Tag Archives: Philadelphia history

The Friday 5

I stuck my cheesesteak card into the Cheesesteak ATM and withdrew 4 cheesesteaks.
  • What I’m reading: Articles about infamous Philly Daily News columnist Pete Dexter, who now is better known for writing the novel Paris Trout and the screenplay for Mulholland Drive. This profile of him in Philly Mag in 1979 is terrific, though his life would get even more interesting two years later, when he and Tex Cobb got beat up together in Gray’s Ferry. He would quit writing for the News after that and started writing novels.
  • What I’m watching: my son is really into Halloween. Definitely his favorite holiday, and has been ever since he was two. Dunno what it is, but he loves mystery and horror. It started with Little Red Car (don’t watch this link unless you want a terrible song stuck in your head for, uh, roughly forever). He soon moved onto Scooby Doo, which is pretty fun to watch. But I wanted to see if he was ready to step up his horror game, so I recently showed him this cartoon of the Fall of the House of Usher. It’s read by Christopher Lee and it’s a really fun Halloween watch, whether you’re 5 or 50. He digs it, and the other night we watched a short bio of Poe. I’m really excited for him to become a Poe fan.
  • What I’m listening to: Sometimes I check in to see who is coming out of Camden musically. If ever there’s any hope that something good can come out of the most brutal of circumstances, it comes from forgotten towns like Camden. One of the guys I like the most right now is a young dude named Mir Fontane. As I’ve expressed on the past two editions of the Friday Five, I’m a huge fan of people who can paint a picture, and this young guy does it incredibly well. Especially powerful is a song of his that simply titled “Camden.” The cast of characters he describes in the first verse is nothing short of Dickensian:
RaVicky gettin money 
Cause he got a little set now
Shae lost her baby

So she back smokin that wet now
Pooh got booked

I heard he workin with the feds now
Til Tony caught him slippin’

Shoulda never turned his head round (BANG!)
Keisha still fuck around with Crackhead James
Heard he sold a flatscreen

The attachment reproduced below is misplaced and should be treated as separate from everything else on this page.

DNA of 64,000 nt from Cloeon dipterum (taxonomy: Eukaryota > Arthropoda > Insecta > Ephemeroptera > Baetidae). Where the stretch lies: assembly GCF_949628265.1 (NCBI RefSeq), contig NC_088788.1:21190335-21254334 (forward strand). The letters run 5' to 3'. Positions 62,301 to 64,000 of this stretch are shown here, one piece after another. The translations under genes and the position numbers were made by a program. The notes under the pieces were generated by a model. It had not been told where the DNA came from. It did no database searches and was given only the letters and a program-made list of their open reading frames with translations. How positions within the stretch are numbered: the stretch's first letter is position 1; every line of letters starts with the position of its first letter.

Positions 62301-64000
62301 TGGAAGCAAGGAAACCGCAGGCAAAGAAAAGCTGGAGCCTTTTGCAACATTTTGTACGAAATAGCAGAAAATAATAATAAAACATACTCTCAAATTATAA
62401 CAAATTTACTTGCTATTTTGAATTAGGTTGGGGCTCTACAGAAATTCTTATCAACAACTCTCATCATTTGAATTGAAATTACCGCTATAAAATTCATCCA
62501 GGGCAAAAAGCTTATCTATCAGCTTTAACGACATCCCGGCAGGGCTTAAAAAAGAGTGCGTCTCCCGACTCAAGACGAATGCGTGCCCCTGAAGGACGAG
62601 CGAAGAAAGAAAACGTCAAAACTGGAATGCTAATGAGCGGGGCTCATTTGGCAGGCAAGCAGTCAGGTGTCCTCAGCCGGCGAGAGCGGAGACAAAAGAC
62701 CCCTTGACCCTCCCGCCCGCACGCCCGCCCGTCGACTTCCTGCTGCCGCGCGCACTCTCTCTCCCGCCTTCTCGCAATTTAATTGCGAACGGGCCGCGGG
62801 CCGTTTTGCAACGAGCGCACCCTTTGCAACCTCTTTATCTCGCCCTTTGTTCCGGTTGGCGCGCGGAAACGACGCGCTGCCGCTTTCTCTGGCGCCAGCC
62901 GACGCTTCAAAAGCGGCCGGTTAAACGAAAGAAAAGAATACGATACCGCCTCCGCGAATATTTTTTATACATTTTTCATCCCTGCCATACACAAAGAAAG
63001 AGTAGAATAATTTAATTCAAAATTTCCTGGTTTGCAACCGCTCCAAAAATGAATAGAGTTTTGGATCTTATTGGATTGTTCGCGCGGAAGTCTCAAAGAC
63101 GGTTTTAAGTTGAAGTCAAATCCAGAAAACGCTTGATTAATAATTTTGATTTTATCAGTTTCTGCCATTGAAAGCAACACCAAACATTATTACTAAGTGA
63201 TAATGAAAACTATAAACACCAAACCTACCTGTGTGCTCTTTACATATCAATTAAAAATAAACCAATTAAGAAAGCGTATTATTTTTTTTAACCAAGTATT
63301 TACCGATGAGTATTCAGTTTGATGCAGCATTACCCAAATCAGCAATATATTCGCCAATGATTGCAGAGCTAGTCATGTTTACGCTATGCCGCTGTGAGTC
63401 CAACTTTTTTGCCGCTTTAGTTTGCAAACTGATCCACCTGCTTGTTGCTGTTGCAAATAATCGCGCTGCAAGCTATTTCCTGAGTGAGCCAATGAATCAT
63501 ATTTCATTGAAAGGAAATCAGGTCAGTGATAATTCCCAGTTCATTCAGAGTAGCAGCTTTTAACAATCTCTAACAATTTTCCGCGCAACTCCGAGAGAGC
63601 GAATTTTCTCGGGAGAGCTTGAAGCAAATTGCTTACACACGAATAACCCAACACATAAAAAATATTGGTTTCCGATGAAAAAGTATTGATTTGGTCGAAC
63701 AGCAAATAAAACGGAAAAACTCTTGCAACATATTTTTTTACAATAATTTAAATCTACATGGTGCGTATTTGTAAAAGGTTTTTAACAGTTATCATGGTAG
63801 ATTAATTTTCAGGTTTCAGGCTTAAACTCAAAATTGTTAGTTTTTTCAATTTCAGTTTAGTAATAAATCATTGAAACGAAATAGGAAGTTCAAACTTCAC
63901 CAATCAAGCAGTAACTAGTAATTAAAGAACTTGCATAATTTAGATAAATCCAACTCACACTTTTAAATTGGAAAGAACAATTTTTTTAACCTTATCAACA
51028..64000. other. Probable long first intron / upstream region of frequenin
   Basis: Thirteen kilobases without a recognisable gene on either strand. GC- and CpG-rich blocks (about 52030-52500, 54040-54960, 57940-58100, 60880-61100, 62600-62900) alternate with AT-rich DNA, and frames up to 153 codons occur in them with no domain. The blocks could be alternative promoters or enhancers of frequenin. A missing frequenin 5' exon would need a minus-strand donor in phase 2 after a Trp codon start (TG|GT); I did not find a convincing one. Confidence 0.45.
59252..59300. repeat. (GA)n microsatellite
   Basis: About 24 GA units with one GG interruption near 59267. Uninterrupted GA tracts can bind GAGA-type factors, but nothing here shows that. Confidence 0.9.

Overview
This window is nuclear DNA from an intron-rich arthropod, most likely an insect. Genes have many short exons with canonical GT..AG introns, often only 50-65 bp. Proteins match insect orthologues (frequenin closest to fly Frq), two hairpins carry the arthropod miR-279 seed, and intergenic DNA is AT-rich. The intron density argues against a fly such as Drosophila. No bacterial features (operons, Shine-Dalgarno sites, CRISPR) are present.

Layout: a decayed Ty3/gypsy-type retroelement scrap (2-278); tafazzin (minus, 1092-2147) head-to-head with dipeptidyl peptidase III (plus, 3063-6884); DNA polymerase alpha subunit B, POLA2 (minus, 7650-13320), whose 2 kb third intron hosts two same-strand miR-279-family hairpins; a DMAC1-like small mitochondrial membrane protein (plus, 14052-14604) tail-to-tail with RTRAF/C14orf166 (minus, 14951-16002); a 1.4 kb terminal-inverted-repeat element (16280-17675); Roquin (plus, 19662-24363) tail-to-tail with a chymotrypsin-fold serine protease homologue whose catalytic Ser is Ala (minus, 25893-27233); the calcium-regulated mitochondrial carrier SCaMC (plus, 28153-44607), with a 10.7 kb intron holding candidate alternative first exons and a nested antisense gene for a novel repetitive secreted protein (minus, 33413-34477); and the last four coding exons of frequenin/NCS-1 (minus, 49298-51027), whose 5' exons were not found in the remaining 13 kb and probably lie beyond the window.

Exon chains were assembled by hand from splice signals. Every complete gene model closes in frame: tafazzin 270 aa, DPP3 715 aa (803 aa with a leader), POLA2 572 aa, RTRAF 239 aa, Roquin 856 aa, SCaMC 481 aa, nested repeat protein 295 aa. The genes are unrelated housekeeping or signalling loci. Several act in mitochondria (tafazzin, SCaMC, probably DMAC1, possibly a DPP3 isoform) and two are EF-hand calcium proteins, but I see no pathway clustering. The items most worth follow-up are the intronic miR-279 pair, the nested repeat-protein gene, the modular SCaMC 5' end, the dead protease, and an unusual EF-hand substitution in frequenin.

So he could buy more caine.
And Jermaine sit on the block

Snd it’s a shame cause he smart
His momma crying every day

And say he breaking her heart
The whole hood shed tears

When they heard Diggs got killed
It’s been two whole years

And no bids got dealt
A n***a that I called my homie
Fucked around and changed on me
Pulled the heat from off his hip
And tried to make it rain on me
This what y’all call hell
But this what I call home
And I’m gonna grind until I get it

And once I get it I’m gone
The white folks want the drugs,

So they come and spend their bucks here
Til they ain’t got no bus fare,
Now them n***as stuck here
  • New Philly Blunt podcast dropped this week: An interview with Ange Branca of Sate Kampar. She grew up in Malaysia, but moved to Philly in her early 20s. After working in the financial sector, she got bored and decided to open her own restaurant, cooking Malaysian food unlike anywhere else in the city. A great listen if you want to hear how Philly looks to someone who not only didn’t grow up here, but grew up half a world away. You can check out Sate Kampar here on IG (and go by there and try the Rendang Daging.)
Punkin pickin.
  • Place I’m checking out: The last one is kind of expensive but yet at the same point totally worth it. We love the fall around here: as I stated earlier my son loves the Halloween season especially, but my wife has always loved pumpkins, fall leaves, the whole thing. So on Sunday we headed to Shady Brook Farm in Yardley. It was $18 each just to enter (!) but once inside it was a great place to take a 5 year old. There was a hayride to pick apples and pumpkins, a big playground, speed pitch (I got up to 60 mph, which I was fairly happy with), inflatable castles. And for adults, they also have an outdoor bar serving pumpkin beer and so forth. We went during the Eagles game (they were playing the pathetic Jets, so I thought it would be a good one to miss) which was a strong move. I’m sure it’s much busier when the Birds aren’t on. There is also a corn maze but I have a terrible sense of direction and I hated it. At the end of the day it’s too expensive but I’m sure insurance there is a bear and when you and your family have a great day it’s hard to put a pricetag on it.